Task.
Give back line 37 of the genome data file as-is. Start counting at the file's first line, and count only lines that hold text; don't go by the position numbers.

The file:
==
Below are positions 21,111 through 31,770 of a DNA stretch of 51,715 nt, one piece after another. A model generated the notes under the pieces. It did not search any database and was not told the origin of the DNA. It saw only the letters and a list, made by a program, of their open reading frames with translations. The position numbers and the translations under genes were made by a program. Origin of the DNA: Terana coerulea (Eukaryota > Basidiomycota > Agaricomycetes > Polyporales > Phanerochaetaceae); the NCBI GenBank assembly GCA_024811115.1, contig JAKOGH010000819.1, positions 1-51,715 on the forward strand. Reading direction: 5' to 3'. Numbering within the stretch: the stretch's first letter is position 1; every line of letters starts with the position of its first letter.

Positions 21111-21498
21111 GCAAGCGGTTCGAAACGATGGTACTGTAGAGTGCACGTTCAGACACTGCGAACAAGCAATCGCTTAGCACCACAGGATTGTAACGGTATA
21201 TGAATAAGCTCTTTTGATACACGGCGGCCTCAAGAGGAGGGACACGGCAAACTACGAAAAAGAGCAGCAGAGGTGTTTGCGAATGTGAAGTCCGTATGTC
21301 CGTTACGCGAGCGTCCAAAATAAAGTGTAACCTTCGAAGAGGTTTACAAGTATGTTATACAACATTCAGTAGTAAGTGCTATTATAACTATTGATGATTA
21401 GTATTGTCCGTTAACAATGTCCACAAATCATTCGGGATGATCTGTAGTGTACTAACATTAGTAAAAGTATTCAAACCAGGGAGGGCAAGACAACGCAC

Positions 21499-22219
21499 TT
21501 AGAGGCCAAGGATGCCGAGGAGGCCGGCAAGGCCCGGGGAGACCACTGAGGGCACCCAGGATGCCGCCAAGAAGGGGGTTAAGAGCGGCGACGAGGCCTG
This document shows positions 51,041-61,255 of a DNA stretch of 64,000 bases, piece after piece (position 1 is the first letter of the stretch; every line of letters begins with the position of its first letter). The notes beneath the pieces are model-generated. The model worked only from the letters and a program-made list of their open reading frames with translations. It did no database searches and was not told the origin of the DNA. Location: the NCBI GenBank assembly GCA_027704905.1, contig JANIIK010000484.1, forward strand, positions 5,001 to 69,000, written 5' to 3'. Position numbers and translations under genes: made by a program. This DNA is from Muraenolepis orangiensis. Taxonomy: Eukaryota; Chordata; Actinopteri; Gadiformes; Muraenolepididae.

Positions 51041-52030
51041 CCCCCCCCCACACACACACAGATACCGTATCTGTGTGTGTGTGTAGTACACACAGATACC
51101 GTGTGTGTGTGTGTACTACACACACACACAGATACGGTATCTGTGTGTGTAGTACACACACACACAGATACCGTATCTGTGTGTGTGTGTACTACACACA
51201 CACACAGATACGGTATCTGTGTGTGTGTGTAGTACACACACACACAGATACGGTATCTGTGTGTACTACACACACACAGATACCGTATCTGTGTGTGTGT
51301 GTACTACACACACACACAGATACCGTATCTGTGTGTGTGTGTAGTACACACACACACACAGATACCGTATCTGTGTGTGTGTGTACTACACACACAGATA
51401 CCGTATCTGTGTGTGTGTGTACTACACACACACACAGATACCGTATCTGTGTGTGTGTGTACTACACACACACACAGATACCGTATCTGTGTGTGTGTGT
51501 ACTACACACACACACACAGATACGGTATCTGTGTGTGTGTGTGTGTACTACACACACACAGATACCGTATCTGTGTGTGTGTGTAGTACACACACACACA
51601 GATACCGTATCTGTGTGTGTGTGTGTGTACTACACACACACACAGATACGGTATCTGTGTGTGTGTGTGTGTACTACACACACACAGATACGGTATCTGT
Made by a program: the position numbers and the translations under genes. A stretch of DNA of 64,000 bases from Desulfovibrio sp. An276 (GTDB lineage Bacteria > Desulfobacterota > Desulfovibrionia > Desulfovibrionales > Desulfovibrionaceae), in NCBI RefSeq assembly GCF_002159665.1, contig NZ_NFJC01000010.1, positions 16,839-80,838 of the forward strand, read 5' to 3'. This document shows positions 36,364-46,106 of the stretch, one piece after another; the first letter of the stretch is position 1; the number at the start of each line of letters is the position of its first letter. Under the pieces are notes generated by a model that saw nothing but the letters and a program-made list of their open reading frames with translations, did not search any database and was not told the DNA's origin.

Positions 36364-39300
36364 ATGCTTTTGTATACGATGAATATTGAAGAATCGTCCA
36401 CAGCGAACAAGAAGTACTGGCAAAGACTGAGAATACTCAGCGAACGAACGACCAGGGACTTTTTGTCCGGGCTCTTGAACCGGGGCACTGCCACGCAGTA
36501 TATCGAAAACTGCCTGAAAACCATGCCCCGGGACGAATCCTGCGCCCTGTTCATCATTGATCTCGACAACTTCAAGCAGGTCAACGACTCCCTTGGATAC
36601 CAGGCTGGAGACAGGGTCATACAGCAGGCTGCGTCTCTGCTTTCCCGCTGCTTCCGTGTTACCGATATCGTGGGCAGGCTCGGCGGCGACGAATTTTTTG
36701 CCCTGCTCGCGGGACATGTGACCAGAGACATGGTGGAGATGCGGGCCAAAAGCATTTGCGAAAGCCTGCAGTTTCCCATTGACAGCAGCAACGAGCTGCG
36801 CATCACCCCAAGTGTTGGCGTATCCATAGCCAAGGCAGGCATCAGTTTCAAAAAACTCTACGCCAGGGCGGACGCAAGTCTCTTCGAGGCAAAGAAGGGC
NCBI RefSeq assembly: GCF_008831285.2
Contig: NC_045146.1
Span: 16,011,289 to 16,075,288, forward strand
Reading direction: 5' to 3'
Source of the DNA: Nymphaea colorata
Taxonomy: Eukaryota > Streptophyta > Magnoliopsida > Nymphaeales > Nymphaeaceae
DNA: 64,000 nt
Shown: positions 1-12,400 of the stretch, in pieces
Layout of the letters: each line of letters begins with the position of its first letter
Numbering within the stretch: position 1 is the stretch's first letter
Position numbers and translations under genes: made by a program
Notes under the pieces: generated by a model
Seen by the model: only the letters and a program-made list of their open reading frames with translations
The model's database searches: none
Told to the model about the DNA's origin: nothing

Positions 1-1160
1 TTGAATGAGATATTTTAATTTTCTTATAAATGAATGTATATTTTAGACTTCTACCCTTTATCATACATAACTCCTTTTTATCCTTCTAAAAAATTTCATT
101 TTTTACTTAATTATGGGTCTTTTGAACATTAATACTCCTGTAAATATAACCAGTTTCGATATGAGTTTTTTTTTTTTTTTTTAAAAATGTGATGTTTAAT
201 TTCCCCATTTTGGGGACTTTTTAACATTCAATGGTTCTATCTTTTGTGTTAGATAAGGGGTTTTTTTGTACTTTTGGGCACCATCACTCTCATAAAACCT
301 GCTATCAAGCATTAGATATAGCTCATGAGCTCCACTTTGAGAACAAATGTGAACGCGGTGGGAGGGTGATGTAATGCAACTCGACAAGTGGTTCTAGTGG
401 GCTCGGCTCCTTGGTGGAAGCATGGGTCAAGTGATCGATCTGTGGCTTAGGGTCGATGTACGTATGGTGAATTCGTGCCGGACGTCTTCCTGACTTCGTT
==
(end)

Position numbers and translations under genes: made by a program